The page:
Project Futures Collaborates With Leading Australian Designer
Project Futures, an Australian not-for-profit whose purpose is to educate the public about human trafficking and slavery issues, has collaborated with fashion designer Steven Khalil to launch its very first charity t-shirt. The aim is to raise awareness of crimes that deprive women and children of their freedom and dignity in Australia and abroad. With over 45.8 million people enslaved, modern slavery is the fastest-growing crime industry in the world today.
Renowned red carpet and bridal gown Australian designer Steven Khalil has dressed the likes of Beyoncé, Jennifer Lopez and Nicole Kidman. Casual lifestyle brand Citizen Wolf, who believe in producing ethical, local and sustainable clothes, has also teamed up to create the organic charity t-shirts. In partnership, both Steven Khalil and Citizen Wolf represent the Australian fashion industry as the faces of a better future.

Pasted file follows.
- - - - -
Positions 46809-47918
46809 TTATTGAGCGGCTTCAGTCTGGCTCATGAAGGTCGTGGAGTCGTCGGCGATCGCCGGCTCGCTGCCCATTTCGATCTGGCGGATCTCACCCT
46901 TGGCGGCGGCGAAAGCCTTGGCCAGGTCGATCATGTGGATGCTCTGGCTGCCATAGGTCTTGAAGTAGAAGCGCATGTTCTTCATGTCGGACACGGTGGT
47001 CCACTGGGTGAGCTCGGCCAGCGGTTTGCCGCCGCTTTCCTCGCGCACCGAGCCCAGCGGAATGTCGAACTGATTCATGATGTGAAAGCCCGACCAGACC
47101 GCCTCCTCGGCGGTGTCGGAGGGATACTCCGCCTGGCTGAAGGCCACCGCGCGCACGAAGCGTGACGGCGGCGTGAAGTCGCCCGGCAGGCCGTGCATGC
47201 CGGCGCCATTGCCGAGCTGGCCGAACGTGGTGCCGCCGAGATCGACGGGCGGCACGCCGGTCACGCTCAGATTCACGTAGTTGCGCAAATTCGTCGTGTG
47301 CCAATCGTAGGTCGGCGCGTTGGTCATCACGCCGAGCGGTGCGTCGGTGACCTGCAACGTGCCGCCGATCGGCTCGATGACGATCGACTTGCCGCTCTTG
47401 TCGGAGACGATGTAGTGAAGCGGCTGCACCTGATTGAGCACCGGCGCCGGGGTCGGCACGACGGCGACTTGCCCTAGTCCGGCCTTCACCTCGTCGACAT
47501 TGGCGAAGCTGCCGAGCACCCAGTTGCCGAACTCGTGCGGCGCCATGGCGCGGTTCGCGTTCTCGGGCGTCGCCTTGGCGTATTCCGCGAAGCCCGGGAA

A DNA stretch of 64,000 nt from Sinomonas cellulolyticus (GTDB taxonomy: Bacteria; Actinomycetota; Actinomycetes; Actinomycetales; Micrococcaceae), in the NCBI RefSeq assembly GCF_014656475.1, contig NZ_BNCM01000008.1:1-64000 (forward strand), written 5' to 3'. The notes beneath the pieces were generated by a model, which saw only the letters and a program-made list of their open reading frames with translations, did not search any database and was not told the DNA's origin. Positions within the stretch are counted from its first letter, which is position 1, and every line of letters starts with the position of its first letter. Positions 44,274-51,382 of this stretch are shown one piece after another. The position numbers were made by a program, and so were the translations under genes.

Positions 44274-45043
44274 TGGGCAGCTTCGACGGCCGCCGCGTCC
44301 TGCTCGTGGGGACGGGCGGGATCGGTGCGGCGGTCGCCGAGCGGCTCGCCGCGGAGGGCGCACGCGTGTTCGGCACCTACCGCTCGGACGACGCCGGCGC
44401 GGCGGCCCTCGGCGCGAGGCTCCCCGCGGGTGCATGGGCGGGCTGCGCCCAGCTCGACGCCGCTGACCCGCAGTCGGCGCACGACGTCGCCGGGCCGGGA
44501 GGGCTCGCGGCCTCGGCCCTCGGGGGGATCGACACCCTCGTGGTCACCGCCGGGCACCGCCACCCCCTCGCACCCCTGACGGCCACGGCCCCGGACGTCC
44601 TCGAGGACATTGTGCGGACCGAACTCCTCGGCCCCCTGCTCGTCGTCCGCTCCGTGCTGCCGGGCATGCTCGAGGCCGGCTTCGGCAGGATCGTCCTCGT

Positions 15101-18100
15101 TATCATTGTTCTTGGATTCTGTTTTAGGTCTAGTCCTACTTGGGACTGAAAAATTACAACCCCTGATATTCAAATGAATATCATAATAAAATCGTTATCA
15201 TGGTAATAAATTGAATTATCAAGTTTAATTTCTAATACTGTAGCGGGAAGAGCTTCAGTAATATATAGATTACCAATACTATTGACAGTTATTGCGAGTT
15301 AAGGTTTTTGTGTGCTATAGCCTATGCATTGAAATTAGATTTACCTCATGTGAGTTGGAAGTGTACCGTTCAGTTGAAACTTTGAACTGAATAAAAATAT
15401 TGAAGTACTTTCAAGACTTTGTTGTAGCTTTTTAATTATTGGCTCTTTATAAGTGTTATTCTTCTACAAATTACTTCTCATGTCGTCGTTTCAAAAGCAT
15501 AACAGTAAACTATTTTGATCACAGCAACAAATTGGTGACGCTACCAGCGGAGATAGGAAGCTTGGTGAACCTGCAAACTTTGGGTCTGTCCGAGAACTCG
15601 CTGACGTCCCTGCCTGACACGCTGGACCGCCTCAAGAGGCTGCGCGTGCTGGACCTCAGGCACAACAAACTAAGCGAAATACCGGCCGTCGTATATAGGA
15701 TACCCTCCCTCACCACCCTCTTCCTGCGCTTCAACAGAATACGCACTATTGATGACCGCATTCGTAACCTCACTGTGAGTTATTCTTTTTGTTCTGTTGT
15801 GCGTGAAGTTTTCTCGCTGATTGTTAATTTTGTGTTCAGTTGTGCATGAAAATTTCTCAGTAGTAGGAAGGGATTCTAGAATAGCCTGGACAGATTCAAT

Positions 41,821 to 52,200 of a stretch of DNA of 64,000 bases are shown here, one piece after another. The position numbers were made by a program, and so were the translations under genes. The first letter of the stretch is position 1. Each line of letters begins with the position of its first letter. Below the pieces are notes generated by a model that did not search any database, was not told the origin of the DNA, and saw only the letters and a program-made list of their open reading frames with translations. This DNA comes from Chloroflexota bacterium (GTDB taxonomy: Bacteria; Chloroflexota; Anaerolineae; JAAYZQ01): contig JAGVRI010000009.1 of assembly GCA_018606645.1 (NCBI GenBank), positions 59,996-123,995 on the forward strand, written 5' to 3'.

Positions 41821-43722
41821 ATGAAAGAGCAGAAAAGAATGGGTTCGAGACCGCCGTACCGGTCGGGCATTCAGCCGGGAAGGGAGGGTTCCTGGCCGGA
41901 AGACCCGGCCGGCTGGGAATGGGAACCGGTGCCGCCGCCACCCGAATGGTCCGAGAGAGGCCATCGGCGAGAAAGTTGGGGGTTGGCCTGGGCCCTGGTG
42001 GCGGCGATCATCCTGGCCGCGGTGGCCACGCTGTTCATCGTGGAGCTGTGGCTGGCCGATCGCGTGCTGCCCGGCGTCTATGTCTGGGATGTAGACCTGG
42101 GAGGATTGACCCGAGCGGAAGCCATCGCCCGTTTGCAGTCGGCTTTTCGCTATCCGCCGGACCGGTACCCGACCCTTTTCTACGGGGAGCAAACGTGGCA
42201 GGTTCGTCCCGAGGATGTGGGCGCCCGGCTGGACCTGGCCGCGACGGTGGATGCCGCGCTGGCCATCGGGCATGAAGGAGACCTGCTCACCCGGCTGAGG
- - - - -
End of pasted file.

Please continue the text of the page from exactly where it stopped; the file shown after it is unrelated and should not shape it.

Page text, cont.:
'We were thrilled to collaborate with Steven for this project," says Clare Pearson, CEO of Project Futures. 'For $99.00 you get an exclusive piece of Steven's work. The tees are not only beautiful but helping to create a better life for women and children. 100% of the profit goes directly to helping end modern slavery and cover a range of services from medical treatment to psychological service. One t-shirt equates to one bicycle for a child to independently attend school each day which means opportunities for future independence and employment. Five t-shirts cover all resources for the outreach program for one month, providing soap, education and food to women and children living in circumstances of homelessness and sexual exploitation."